Well, based on experiments performed at MIT, that might just not be 100% true. Not only did the experiments demonstrate a powerful, continuing impact from "messaging" (which we call advertising), but also suggested that far from obviating advertising results, the web could actually extend and strengthen the impact.
Francois Gossieaux at the blog emergence marketing reports results: It’s not the product that counts - it’s the information about the product… More details are available at predictably irrational. (I wonder why these kinds of blogs hate capital letters so much?)
I came across this thread at JOHO the Blog, site of musings by David Weinberger, noted along with many other accomplishments for helping write The Cluetrain Manifesto, a genuinely seminal work that explained how a networked global world would affect business. In it, he notes regretting almost from the start one of Cluetrain's observations: “We are immune to advertising. Just forget it.”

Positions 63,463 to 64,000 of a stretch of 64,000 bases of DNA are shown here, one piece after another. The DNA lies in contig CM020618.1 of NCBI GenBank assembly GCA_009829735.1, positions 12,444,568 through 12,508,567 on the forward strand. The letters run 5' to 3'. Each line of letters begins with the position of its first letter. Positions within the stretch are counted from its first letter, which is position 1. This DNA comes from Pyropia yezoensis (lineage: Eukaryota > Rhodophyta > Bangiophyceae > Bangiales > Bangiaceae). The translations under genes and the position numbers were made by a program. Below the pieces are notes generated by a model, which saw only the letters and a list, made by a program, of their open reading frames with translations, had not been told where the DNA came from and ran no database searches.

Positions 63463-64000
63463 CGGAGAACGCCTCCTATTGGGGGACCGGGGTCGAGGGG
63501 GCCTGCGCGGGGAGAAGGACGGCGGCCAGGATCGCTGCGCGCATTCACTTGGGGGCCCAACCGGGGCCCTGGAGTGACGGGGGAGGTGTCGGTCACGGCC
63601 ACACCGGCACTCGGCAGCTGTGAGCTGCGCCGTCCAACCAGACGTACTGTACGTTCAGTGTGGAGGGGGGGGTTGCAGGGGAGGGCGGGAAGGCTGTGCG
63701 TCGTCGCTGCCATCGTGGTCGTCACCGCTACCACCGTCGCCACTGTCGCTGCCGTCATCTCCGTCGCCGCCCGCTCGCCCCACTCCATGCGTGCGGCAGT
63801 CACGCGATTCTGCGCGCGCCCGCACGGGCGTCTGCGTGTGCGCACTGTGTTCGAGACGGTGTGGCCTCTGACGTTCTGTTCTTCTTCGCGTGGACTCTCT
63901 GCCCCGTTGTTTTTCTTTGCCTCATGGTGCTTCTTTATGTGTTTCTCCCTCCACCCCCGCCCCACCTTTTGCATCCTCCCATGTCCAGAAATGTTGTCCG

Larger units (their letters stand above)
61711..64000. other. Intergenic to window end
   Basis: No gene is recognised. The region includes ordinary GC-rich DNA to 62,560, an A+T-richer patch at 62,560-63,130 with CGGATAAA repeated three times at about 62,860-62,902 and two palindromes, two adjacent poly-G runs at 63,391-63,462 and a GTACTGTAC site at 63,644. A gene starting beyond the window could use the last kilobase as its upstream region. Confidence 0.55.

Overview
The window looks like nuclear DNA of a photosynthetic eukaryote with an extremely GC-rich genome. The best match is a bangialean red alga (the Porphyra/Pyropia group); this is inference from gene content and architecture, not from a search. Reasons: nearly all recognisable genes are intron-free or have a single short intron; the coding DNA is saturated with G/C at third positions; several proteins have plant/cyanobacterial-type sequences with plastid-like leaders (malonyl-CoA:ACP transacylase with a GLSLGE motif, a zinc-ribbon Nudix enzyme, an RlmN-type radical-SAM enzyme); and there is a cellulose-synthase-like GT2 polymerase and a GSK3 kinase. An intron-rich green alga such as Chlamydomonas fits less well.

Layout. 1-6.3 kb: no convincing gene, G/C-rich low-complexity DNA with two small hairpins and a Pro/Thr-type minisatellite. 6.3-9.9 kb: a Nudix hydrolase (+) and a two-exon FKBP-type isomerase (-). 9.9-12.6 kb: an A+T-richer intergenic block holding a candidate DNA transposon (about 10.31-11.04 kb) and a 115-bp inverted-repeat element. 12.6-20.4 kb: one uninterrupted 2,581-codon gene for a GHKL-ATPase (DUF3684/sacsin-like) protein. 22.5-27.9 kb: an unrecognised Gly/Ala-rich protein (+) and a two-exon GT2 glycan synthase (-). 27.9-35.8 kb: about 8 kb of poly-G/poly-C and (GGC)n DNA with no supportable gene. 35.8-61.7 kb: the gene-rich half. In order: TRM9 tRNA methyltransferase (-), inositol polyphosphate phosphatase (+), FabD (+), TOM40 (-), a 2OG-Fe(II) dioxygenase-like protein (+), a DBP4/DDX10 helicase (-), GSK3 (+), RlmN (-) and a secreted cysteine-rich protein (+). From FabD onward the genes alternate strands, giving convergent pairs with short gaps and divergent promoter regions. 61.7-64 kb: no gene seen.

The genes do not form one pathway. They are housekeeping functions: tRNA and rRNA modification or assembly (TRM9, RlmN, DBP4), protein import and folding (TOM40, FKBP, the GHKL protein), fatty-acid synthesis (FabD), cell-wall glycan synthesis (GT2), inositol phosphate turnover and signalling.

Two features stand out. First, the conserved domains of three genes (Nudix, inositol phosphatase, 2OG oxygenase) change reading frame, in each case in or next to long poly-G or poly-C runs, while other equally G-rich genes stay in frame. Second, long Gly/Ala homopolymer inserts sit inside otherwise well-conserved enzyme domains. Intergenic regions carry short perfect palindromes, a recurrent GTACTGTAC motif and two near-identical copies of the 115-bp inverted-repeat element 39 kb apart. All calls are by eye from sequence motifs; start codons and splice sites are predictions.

Says he now:
We are so not immune. Branding works. We think of Volvos as safe and the Ford Fiesta as a car for young folks. We think of Coke as the original and Pepsi as the copy. We can characterize someone as a “wearer of Birkenstocks.” Branding and advertising in some important sense work.None of this means to suggest that the web hasn't had profound impacts on commerce, as with so much else in the world today. It has, and we need to be top of all that. Pay attention. Keep up. More information and background is available here, and at the sites mentioned above.
Now, we certainly can undo some of the cognitive damage advertising and branding do. Market conversations in fact often are about the ways in which a product’s promises and sloganeering don’t live up to its reality. But that’s a lot different than saying we’re immune to advertising. We’re not.